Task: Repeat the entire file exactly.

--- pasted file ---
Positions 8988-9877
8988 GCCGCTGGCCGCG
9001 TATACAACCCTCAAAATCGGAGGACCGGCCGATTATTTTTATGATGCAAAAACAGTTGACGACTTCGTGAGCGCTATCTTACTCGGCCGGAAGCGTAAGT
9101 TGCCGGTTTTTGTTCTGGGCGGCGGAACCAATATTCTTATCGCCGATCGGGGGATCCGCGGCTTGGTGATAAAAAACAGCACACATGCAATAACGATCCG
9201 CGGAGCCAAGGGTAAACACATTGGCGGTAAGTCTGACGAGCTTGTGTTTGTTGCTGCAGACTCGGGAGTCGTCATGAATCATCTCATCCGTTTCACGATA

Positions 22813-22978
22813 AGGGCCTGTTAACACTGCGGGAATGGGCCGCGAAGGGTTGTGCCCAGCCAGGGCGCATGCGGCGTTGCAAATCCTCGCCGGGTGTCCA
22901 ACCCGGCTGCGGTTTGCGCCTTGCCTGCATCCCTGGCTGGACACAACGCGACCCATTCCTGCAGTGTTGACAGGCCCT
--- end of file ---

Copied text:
Positions 8988-9877
8988 GCCGCTGGCCGCG
9001 TATACAACCCTCAAAATCGGAGGACCGGCCGATTATTTTTATGATGCAAAAACAGTTGACGACTTCGTGAGCGCTATCTTACTCGGCCGGAAGCGTAAGT
9101 TGCCGGTTTTTGTTCTGGGCGGCGGAACCAATATTCTTATCGCCGATCGGGGGATCCGCGGCTTGGTGATAAAAAACAGCACACATGCAATAACGATCCG
9201 CGGAGCCAAGGGTAAACACATTGGCGGTAAGTCTGACGAGCTTGTGTTTGTTGCTGCAGACTCGGGAGTCGTCATGAATCATCTCATCCGTTTCACGATA

Positions 22813-22978
22813 AGGGCCTGTTAACACTGCGGGAATGGGCCGCGAAGGGTTGTGCCCAGCCAGGGCGCATGCGGCGTTGCAAATCCTCGCCGGGTGTCCA
22901 ACCCGGCTGCGGTTTGCGCCTTGCCTGCATCCCTGGCTGGACACAACGCGACCCATTCCTGCAGTGTTGACAGGCCCT